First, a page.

Brexit remains the top immediate risk to the growth of aviation in Europe[3].  Passenger traffic growth across European airports has been relatively high in recent years.  The UK leaving the EU with No Deal could lead to cap on flights and higher prices for customers.   There remains legal and commercial uncertainty for airlines on post-Brexit air travel[4].

At a time when there should be renewed intensity and seriousness to discussions and negotiations, we see the opposite from a succession of UK Members of Parliament.   Attempts to polarise and heighten tension are coming from those who foolishly wish to bring about a No Deal outcome.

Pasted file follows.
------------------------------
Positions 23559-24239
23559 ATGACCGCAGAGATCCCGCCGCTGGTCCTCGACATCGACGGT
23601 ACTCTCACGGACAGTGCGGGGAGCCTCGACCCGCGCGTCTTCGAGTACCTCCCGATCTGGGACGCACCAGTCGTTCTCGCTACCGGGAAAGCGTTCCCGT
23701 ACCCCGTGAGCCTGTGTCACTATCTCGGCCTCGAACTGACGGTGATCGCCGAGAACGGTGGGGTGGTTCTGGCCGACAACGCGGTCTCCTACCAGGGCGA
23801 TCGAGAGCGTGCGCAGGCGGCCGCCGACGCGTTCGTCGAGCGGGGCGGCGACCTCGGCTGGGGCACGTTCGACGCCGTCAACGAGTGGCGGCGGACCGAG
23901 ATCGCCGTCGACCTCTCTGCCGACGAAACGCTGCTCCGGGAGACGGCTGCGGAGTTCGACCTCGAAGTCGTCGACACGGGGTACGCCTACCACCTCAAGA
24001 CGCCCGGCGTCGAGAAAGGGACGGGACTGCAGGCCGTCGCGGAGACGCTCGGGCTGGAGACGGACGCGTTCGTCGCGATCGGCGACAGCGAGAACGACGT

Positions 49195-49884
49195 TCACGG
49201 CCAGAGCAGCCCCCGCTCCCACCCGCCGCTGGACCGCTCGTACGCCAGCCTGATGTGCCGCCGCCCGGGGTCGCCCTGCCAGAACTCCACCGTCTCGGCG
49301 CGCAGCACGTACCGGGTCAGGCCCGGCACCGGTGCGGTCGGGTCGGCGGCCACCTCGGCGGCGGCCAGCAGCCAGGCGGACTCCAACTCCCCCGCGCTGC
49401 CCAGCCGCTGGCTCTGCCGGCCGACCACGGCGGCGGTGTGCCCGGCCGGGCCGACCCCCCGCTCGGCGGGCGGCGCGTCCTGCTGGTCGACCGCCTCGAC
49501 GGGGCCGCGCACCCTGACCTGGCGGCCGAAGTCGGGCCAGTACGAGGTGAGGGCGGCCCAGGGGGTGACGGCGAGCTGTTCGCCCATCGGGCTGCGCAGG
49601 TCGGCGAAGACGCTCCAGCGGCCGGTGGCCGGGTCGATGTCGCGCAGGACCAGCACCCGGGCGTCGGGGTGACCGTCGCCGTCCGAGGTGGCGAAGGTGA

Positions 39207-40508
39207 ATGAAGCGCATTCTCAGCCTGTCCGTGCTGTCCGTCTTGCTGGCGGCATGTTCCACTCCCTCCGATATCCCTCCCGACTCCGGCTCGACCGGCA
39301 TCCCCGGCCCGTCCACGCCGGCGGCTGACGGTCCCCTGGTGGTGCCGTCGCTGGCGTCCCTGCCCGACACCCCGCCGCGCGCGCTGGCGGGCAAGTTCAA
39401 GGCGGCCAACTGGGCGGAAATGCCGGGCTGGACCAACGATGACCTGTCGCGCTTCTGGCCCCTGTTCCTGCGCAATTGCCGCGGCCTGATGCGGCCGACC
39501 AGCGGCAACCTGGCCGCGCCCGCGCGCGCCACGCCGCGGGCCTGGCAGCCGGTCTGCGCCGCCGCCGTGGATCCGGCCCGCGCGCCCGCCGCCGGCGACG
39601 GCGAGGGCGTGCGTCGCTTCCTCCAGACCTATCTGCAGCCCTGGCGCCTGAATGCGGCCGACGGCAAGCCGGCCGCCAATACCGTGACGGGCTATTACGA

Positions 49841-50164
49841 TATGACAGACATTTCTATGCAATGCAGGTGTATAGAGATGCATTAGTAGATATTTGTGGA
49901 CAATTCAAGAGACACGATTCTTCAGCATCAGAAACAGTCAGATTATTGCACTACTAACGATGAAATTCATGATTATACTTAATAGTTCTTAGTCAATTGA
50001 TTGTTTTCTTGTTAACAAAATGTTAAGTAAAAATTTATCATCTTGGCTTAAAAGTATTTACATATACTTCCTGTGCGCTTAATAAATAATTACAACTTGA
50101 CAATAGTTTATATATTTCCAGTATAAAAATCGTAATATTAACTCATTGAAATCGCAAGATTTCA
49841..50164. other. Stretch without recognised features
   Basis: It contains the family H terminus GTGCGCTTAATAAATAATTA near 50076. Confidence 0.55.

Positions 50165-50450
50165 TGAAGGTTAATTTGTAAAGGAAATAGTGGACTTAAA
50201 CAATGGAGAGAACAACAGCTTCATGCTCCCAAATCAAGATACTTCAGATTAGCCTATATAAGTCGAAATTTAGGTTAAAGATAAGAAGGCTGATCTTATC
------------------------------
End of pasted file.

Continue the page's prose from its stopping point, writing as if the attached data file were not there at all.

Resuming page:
Aviation cannot wait for the UK to strike an 11th-hour Brexit deal, so measures are being taken now.  With 50 days to run, time is tight.  Travellers planning business trips and family holidays after 29 March 2019 should do so with some caution.  Checking terms and conditions in detail would be a wise move.



[3] ACI Europe director general Olivier Jankovec said: “With less than 60 days left before the UK exits the EU, Brexit remains the top immediate risk.



Brexit & Aviation 61

Since there’s little, or no good news but there is news, it’s difficult to know where to start.  Forecasting is a fragile art currently.  We may be able to say that the UK will face a wet and windy week ahead, but we can say little about which political eb or flow that will dominate.  Thus, I’ll stick to what is known.